## Lower Bounds in Computational Complexity from Information Theory, Algebra and Combinatorics

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Natarajan Ramamoorthy, Sivaramakrishnan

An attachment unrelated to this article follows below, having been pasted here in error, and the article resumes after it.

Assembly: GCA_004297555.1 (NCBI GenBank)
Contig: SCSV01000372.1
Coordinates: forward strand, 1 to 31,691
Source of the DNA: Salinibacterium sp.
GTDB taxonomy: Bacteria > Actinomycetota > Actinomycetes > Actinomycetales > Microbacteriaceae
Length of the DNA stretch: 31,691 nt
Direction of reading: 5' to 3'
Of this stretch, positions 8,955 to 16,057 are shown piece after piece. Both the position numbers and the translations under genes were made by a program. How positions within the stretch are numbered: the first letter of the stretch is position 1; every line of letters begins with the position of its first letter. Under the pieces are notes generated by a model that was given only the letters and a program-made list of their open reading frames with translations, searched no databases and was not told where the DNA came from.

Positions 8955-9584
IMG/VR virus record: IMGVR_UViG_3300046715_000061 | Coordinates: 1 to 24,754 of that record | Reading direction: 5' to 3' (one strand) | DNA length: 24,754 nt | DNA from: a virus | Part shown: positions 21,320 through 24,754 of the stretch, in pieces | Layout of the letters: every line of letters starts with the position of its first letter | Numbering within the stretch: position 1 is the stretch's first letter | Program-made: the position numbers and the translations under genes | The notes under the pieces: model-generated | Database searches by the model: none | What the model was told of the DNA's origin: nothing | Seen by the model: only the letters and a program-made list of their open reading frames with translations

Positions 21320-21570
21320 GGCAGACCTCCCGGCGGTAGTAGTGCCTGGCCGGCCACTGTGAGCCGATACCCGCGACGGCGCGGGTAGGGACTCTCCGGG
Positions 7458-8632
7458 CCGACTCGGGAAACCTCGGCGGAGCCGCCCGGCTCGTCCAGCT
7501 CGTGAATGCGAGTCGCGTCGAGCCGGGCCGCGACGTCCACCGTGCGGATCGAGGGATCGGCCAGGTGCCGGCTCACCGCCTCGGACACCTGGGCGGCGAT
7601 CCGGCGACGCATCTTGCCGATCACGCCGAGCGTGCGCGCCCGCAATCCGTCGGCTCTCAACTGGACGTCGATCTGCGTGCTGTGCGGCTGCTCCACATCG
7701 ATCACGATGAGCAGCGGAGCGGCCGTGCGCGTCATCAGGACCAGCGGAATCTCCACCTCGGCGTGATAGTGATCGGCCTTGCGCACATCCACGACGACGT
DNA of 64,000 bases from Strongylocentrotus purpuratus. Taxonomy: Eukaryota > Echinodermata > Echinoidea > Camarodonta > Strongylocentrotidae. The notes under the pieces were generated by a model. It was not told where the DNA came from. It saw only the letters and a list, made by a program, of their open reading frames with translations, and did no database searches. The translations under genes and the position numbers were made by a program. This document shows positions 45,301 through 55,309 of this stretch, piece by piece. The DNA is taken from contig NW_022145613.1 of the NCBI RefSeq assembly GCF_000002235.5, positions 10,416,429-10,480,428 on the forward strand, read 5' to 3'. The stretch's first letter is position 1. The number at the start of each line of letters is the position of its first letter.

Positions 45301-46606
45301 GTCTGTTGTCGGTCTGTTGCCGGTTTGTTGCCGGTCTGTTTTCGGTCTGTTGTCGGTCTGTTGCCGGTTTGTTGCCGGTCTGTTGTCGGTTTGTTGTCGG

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In this thesis, we study basic lower bound questions in communication complexity, data structures and depth-2 threshold circuits, and prove lower bounds in these models by devising new techniques in information theory, algebra and combinatorics. Communication Complexity: A central open problem in communication complexity is to determine whether the messages exchanged by two parties can be compressed if we know that the amount of information revealed by the parties about their inputs is small. We consider the compression question when the information revealed by one of the parties is much less than the information revealed by the other. In this setting, we prove two new improved compression schemes. Data Structures: Our contribution to data structure lower bounds is threefold: (a) Consider the Vector-Matrix-Vector problem, in which the data structure stores a \sqrt{n} \times \sqrt{n} bit matrix and provides an algorithm to compute uMv (mod 2) for \sqrt{n}-bit vectors u, v. We prove new static data structure lower bounds for this problem, which improve upon the previous work of Chattopadhyay, Kouck\'{y}, Loff, and Mukhopadhyay by a factor of log n. Our proof uses a new technique by combining the discrepancy method from communication complexity with a modification of cell sampling. This technique turns out to be more general, and can be used to prove strong lower bounds for data structures that err and have a binary query output. (b) We show new connections between systematic linear data structures, linear data structures and matrix rigidity. Specifically, we prove the equivalence between systematic linear data structures and set rigidity, a relaxation of matrix rigidity that was defined by Alon, Panigrahy and Yekhanin. This equivalence not only sheds light on the difficulty of proving strong lower bounds against data structures but also suggests candidate rigid sets from data structures. We also use this equivalence to relate linear data structures and rigidity. (c) We study data structures that maintain a set from {1,2,...,n}, allow insertion of new elements and report the median, minimum or predecessors of the set. In particular, we prove that if one of the operations of the data structure is non-adaptive and each cell in memory stores O(log n) bits, then some operation must take time Omega(log n/ log log n). This bound nearly matches the guarantees of binary search trees, whose insertions and predecessor operations can be made non-adaptive. Our lower bounds are obtained via the sunflower lemma from combinatorics. Balancing Sets and Depth-2 Threshold Circuits: Majority and threshold circuits are important sub-classes of Boolean circuits. Kulikov and Podoslkii asked the question of finding the minimum fan-in required to compute the majority of n-bits using a depth-2 majority circuit. We identify a connection between this circuit question and Galvin's balancing sets problem from combinatorics, a well studied discrepancy-type question that was initiated by the work of Frankl and R{\"o}dl. We use this finding to prove tight bounds for both the circuit question and Galvin's problem. The proofs use polynomials over finite fields.